Review of Magnetic Resonance Thermometry (MRT)
A variety of mechanisms for the non-invasive real-time monitoring of tissue temperatures in vivo have been proposed. One method is the method of microwave radiometry. All objects emit ntural electromagnetic energy whose spectral intensity is related to the temperature of the object. For example, tissues at 37°C have a peak emission intensity around 30 THz (mid-infrared). At 3GHz (microwave), the emitted intensity is approximately 108 times less than at the peak.
Sensitive equipment can detect this however the depth-of-penetration and resolution are limited to roughly the operating wavelength, i.e., a few centimeters. The method is also computationally complex. An estimate of the antenna’s radiation field must be known and an inversion process employed to work out the source distribution. The poor spatial and temporal (mainly due to computational complexity) resolution and limited depth penetration have limited the appeal of this approach. Ultrasound has also been explored as a means of obtaining temperature information. Here, the mechanism of action derives from changes in the tissue lattice, namely, the average particle spacing and the speed of sound (SOS) as a result of heating. These changes can be interrogated in a number of ways. In the echo-shift method, the arrival time of a series of echo trains can be correlated with the tissue temperature. However to do so knowledge of the how the SOS changes with temperature must be known as well as the time shift as a function of depth.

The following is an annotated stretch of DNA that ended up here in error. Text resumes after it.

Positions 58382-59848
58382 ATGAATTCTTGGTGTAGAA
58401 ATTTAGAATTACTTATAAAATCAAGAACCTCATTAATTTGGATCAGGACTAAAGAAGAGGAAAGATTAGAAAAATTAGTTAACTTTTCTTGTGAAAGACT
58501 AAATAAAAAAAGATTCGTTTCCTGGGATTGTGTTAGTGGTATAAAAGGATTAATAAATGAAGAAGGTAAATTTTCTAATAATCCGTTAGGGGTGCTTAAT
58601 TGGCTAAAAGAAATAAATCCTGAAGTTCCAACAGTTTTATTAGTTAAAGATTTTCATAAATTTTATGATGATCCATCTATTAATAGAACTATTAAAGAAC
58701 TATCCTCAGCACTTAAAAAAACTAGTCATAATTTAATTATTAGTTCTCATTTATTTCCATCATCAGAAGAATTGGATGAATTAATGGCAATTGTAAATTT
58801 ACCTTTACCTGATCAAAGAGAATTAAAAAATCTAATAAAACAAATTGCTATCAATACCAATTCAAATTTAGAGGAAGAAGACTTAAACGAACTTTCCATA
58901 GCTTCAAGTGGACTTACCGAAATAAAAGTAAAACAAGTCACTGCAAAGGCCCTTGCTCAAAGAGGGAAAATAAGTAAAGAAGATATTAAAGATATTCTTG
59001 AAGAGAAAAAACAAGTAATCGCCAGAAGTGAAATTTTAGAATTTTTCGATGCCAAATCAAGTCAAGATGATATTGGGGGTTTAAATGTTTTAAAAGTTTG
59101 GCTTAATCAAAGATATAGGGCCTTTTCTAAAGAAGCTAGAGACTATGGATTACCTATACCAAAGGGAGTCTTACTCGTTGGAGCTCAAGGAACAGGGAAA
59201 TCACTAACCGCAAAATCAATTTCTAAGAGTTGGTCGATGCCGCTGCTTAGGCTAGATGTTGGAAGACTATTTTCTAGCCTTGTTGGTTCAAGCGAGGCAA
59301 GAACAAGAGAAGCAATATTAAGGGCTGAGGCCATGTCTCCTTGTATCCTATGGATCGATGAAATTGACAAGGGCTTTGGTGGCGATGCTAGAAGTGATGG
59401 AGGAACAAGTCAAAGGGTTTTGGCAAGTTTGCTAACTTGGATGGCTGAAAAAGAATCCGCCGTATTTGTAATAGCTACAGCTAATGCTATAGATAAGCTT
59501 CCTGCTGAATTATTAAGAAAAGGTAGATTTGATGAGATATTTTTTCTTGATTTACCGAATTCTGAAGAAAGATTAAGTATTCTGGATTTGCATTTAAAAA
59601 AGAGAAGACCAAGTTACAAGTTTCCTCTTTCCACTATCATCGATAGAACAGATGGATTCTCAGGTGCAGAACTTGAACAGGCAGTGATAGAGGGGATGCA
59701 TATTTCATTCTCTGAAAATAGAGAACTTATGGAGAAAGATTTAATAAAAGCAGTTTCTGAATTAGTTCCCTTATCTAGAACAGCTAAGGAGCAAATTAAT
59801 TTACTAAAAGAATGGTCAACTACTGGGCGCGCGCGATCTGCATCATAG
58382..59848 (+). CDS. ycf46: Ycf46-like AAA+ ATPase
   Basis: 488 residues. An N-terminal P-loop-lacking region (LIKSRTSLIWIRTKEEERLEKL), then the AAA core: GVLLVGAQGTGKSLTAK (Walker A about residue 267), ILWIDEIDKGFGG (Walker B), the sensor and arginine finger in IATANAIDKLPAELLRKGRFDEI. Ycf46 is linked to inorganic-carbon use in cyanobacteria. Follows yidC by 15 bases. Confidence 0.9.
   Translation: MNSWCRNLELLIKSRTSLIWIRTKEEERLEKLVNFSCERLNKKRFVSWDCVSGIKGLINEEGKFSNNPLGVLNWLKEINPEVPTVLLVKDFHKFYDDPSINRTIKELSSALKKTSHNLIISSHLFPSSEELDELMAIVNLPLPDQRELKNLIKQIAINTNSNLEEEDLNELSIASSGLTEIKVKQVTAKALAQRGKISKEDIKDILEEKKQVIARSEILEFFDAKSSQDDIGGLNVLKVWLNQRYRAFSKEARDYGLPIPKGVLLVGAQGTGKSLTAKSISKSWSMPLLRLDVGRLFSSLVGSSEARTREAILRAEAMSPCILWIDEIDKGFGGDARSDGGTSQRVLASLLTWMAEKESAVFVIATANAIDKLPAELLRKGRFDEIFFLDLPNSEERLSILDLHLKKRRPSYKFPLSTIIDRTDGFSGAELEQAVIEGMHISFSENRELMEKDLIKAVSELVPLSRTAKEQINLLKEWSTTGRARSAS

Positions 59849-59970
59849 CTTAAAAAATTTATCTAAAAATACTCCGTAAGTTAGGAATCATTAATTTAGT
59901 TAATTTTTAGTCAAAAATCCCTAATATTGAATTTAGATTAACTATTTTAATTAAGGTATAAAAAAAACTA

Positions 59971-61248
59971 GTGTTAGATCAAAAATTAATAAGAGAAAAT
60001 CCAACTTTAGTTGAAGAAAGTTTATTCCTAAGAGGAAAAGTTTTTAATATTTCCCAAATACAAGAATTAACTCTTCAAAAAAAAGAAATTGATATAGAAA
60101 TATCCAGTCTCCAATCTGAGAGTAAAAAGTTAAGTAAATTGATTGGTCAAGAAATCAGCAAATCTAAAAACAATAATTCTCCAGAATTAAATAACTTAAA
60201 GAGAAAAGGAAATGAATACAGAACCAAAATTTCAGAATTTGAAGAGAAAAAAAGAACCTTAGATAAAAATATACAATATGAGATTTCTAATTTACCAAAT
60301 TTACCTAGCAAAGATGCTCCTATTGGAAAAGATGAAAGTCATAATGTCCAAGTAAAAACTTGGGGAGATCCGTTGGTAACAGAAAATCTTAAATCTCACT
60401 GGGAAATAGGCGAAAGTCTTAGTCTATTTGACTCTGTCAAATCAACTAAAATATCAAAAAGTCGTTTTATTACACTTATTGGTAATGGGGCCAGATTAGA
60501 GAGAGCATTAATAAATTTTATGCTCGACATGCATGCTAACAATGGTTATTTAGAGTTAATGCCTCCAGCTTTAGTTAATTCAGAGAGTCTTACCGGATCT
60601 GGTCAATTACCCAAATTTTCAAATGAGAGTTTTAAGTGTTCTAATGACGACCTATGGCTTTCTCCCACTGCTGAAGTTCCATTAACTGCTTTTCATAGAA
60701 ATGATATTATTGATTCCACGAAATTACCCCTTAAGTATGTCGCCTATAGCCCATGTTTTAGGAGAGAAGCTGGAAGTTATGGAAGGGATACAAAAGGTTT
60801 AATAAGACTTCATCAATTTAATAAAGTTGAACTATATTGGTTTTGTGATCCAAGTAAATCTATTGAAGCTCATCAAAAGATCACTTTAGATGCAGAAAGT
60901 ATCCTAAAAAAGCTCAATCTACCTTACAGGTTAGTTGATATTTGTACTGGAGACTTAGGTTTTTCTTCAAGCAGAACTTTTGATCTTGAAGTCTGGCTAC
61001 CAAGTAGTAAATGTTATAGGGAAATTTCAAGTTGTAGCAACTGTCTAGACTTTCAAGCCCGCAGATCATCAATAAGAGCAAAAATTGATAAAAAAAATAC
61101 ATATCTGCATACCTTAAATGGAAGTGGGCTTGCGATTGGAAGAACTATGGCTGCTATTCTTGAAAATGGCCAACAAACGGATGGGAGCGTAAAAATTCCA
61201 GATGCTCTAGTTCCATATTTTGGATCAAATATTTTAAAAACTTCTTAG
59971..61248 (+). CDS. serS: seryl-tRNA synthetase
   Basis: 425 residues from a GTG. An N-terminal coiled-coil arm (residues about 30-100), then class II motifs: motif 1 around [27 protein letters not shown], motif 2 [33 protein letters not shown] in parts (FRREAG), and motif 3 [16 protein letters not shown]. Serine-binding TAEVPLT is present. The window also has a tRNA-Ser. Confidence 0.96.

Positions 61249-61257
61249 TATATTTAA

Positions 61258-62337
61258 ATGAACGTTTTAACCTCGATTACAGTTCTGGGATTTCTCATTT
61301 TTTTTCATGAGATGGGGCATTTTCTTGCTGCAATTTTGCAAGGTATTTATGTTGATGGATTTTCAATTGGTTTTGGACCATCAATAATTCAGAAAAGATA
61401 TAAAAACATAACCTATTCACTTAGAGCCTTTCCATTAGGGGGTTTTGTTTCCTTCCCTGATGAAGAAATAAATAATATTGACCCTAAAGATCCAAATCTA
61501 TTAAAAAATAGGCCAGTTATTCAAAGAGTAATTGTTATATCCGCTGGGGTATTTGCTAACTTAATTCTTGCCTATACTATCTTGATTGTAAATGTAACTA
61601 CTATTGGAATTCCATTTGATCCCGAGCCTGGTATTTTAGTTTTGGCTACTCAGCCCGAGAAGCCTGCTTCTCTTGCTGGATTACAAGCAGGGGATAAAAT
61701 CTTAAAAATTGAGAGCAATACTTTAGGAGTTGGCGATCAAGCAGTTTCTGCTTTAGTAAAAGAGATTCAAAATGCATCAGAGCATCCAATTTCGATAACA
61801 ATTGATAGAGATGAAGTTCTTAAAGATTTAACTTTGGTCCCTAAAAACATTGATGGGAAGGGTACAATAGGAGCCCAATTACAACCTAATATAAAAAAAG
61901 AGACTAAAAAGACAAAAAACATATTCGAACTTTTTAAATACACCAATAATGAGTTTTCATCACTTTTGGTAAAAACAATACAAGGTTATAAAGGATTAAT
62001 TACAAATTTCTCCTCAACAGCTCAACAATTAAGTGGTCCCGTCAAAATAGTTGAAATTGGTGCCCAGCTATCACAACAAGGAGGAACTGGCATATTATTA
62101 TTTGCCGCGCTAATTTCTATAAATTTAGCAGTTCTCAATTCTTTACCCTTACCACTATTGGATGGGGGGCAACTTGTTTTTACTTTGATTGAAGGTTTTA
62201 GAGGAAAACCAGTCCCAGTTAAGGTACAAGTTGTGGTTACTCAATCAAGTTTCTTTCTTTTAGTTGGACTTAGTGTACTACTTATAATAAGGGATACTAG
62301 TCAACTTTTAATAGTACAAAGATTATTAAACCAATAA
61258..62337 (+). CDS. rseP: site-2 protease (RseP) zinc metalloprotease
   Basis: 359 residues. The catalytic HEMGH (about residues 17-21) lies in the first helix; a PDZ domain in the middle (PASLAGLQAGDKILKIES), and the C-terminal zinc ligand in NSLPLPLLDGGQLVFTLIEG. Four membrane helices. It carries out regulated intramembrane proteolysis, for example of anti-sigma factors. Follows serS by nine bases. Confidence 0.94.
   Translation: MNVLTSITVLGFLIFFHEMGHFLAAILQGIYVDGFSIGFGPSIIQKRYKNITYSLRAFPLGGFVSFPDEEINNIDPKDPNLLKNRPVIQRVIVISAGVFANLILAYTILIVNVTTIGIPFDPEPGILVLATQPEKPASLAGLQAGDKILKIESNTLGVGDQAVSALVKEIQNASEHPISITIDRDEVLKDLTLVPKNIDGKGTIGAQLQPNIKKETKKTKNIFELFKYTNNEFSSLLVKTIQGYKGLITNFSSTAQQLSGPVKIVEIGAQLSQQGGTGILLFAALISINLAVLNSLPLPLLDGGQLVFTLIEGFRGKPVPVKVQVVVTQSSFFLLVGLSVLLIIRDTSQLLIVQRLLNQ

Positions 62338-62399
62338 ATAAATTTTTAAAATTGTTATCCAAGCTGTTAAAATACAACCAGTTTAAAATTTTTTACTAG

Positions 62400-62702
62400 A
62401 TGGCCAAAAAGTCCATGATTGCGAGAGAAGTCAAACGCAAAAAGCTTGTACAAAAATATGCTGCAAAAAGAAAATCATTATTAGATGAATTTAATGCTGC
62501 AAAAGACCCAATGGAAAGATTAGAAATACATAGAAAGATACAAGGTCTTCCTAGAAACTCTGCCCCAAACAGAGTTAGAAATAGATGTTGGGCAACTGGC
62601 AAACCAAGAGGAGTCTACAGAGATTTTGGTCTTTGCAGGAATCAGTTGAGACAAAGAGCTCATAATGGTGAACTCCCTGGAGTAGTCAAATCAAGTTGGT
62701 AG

Furthermore as these are both tissue-dependent the underlying tissue must be known in order to calibrate the method. Another approach relates temperature to the change in backscattered energy (CBE). This method also requires a priori knowledge of the tissue distribution, and how the backscattered energy changes with tissue type. In controlled invitro experiments where the tissue parameters can be well characterized both methods work well. However generalizing to in-vivo measurements remains a challenge from a tissue characterization perspective. Furthermore, these methods are quite sensitive to motion due to their reliance on geometric information and therefore any extension to in-vivo experiments would require effective means of motion tracking.
Use of MRI as a means of temperature mapping offers the ability to guide thermal procedures in terms of both controlling heat delivery and in monitoring normal tissues to avoid unwanted heating and/or damage. Simultaneously the MR images provide a visual indication of the effects of the treatment on the anatomy and assists in target localization. Several physical mechanisms have been used to measure tissue temperature through MRI images, namely, T1 relaxation, water diffusion, and proton resonance frequency shift (PRFS). The first two shall be reviewed in brief, with focus on the PRFS method as this has proven to be the most robust and quantitative in vivo.